Big Blue-stem (Andropogon gerardii)
The king of native grasses with 3 fingered seed heads in August, and handsome gray to blue-green stems in spring turning to green in summer then to red in fall. Clump forming with excellent drought tolerance once established. Big blue stem was once the most abundant grass in North America. Now, corn crops occupy almost all the land that was previously Big Blue Stem prairie. It’s leaves and stems are a lovely orange in fall, and its clumping nature allows room for other plants to mix in with it.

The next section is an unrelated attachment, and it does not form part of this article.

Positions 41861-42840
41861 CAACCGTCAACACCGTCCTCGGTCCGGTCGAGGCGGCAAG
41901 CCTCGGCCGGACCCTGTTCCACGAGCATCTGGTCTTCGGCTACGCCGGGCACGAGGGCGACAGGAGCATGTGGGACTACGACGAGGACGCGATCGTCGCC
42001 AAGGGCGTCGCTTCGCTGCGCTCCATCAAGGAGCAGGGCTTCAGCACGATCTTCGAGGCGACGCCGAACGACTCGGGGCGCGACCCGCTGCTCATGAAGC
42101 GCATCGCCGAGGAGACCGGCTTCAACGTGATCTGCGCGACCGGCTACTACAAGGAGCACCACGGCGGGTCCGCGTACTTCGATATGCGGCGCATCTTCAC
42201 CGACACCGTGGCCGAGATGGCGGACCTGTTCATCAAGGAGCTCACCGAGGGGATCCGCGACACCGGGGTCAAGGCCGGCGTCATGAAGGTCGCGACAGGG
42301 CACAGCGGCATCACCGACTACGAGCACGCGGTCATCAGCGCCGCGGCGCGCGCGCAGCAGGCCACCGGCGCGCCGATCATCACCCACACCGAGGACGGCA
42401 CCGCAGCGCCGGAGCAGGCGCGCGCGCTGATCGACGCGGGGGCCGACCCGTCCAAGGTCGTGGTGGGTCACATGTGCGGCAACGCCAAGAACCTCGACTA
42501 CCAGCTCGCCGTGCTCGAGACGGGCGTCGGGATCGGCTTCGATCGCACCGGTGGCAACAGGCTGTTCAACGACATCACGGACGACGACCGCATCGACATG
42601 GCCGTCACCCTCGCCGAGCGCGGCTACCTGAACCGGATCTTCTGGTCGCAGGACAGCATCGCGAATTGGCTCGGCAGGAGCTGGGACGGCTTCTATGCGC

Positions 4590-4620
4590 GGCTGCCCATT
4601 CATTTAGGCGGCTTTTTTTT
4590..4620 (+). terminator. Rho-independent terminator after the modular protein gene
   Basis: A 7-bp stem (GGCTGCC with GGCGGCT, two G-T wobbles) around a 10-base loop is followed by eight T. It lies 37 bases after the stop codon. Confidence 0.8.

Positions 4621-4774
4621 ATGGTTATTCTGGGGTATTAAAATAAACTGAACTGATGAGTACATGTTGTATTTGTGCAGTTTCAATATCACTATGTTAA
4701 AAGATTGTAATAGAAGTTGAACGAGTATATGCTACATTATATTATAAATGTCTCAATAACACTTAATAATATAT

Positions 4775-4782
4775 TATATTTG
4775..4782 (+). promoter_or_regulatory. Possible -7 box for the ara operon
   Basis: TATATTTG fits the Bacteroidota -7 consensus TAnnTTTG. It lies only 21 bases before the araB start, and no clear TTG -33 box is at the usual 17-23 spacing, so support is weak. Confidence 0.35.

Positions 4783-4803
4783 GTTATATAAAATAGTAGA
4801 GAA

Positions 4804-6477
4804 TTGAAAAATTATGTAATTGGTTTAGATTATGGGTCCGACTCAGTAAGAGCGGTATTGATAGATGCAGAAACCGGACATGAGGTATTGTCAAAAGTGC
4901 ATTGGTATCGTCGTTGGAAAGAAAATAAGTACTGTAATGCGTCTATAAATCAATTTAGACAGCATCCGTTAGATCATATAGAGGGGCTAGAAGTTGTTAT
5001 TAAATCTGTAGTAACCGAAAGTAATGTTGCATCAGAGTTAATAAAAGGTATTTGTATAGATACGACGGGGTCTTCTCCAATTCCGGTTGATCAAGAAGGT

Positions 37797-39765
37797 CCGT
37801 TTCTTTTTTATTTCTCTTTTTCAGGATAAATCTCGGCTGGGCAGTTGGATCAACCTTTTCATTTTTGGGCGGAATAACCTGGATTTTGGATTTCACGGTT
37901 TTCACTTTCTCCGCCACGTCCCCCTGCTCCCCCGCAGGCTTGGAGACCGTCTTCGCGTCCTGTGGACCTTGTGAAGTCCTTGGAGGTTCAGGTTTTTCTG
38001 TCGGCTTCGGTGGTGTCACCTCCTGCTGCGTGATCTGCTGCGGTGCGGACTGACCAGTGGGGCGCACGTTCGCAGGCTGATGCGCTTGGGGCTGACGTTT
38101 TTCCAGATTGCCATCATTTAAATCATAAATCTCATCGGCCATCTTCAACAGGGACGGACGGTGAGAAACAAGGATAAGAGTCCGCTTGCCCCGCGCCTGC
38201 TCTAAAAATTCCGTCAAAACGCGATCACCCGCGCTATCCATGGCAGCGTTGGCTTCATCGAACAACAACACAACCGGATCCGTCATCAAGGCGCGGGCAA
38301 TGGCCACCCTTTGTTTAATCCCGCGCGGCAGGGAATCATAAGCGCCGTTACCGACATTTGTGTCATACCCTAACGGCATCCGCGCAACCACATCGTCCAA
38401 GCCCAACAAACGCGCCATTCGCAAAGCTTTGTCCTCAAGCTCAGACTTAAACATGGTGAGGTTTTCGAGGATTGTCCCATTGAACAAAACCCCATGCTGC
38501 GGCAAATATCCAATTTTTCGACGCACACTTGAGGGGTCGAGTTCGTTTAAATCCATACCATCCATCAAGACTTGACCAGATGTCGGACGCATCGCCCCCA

The caterpillars of several skippers feed on the foliage. Like so many other grasses, Big Bluestem is an important food plant of many grasshoppers, as well as the Meadow Katydid and the Short-winged Meadow Katydid. Field Sparrow, Tree Sparrow, and Chipping Sparrow will, at times, eat the seed of Big Bluestem.